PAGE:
How an Experienced Student Defense Advisor Can Help You

When your student faces a temporary placement in a Minnesota AEP, you might think it's not that important of an issue. After all, the specific limitations on the timeframes of suspensions and expulsions mean your student child will return to their regular studies eventually. These misconceptions can indeed lead to the long-term consequences noted above. As a parent, you don't want your child falling by the wayside, missing out on the college experience, or failing to begin their dream career.

Additionally, you may believe that instructors, school administration personnel, MDR team members, and other disciplinary officials aren't law enforcement authorities, so you can get by without representation, right? The rules governing school discipline in Minnesota are complex. It takes an experienced student defense advisor to understand the laws and apply them to your child's specific situation to provide them with a better outcome.

If you don't fully grasp Minnesota Statutes or your school's code of conduct, you may struggle to defend your child's rights during an AEP disciplinary change in the placement process. You need experienced help when your child's future is on the line.

How a Student Defense Attorney Joseph D. Lento Can Help Your Child Avoid AEP

Novice attorneys usually begin their defense of a student's academic career by threatening expensive lawsuits against the school or the Board of Education to force their clients out of AEP consideration. Although a formal suit is a possible course of action to keep you or your student child intact with their studies in a traditional school, litigation is rarely a necessary means to a positive end for students and their parents. Attorneys also tout their legal expertise in arguing before judges and juries. Still, those skills don't often translate into demonstrated tactics to mitigate negative consequences in student disciplinary matters, especially in cases involving decisions for alternative education.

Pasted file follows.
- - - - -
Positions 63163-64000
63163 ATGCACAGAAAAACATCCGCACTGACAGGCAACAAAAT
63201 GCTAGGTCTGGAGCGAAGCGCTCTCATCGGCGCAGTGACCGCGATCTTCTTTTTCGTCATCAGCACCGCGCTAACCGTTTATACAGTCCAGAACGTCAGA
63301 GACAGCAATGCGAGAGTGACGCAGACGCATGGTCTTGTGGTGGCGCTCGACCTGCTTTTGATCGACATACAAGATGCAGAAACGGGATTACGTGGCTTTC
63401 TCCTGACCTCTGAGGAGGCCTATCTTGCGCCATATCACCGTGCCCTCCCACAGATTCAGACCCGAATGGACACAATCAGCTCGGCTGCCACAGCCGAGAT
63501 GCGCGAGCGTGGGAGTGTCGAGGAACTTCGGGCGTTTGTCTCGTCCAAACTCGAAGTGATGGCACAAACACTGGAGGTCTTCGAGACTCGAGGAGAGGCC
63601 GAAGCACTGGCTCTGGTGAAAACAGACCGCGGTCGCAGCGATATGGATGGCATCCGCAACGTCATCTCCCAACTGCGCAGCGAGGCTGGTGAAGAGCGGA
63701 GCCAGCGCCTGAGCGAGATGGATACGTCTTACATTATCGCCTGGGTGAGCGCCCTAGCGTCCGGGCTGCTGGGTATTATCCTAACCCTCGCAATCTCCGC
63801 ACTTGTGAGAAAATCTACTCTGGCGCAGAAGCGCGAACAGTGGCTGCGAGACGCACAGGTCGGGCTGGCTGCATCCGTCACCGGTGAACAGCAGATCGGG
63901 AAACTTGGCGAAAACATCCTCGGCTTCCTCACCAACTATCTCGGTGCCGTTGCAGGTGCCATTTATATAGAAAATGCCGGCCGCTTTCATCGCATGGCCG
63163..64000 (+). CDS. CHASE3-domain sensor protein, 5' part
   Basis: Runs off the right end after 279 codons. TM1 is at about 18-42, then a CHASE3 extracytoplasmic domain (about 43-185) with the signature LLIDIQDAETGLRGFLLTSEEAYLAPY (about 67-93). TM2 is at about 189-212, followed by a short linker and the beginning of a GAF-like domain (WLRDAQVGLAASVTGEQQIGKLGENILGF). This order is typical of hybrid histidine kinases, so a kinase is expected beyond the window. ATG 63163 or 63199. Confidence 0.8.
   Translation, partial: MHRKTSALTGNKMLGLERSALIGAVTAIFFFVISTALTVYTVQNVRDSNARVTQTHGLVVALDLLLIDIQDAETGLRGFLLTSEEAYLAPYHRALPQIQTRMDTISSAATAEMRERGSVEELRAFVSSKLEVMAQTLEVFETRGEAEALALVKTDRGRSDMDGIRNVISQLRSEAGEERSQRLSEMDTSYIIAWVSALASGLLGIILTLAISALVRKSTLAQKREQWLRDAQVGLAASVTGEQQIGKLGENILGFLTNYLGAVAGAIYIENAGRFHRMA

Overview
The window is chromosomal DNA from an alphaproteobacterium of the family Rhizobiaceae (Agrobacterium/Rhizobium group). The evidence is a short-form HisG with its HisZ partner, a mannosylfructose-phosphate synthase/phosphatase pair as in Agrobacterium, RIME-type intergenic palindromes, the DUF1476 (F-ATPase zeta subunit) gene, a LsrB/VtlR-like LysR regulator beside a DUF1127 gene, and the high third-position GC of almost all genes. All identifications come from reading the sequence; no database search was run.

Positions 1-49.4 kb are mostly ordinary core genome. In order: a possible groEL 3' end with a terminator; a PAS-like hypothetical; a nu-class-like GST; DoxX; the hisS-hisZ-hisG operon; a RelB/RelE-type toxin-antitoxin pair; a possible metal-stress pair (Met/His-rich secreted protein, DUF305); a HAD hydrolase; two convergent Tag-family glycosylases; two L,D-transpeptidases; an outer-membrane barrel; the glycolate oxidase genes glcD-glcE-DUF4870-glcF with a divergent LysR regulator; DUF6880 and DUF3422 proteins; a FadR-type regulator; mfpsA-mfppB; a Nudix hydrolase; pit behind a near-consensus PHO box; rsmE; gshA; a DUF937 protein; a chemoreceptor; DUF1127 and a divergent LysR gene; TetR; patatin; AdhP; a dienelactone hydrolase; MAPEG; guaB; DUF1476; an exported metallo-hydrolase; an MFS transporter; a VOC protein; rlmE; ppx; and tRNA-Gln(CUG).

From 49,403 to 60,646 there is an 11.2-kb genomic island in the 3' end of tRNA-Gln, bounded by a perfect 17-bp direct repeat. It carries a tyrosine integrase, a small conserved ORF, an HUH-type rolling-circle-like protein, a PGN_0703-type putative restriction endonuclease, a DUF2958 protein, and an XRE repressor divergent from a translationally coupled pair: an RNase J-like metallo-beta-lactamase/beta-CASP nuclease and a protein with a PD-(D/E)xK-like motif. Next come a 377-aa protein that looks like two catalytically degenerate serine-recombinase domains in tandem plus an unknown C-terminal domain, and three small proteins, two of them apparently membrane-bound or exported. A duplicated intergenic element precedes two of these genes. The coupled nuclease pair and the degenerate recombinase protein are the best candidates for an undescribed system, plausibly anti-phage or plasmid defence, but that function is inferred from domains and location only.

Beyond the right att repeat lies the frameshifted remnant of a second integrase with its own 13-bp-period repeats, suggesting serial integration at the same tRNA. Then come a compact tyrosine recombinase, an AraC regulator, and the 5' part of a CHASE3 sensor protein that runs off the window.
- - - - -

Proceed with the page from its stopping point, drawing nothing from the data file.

Few lawyers have proven themselves to be influential student defense advisors like Joseph D. Lento. He coaches students and their parents to prepare them for MDR hearings and what you need to do to ensure your student child can remain in school where they belong. He has also worked to negotiate with school administration officials and an institution's Office of General Counsel (OGC) before the school recommends an AEP as an academic or behavioral remediation plan.

A professional specializing in student discipline defense can help you make sense of the nuances of Minnesota state education law to know your child's rights and how to protect them. A legal specialist in this area can also read the code of conduct for your child's school district and ensure that school administrators follow disciplinary procedures correctly. You don't want the school administration to abuse their authority and send your respectable child to an AEP for a minor offense that can be handled traditionally.

Joseph D. Lento and his team at the Lento Law Firm have assisted countless students across Minnesota and the U.S. in disciplinary matters, allowing them to stand up to their schools and protect their rights effectively. They have the knowledge and experience necessary to support you and your child through a challenging situation with your school board and sanctioning body. Contact the Lento Law Firm by calling 888-535-3686 or visit the online consultation form to protect your child's high school education and future.

Contact Us Today!

If you, or your student, are facing any kind of disciplinary action, or other negative academic sanction, and are having feelings of uncertainty and anxiety for what the future may hold, contact the Lento Law Firm today, and let us help secure your academic career.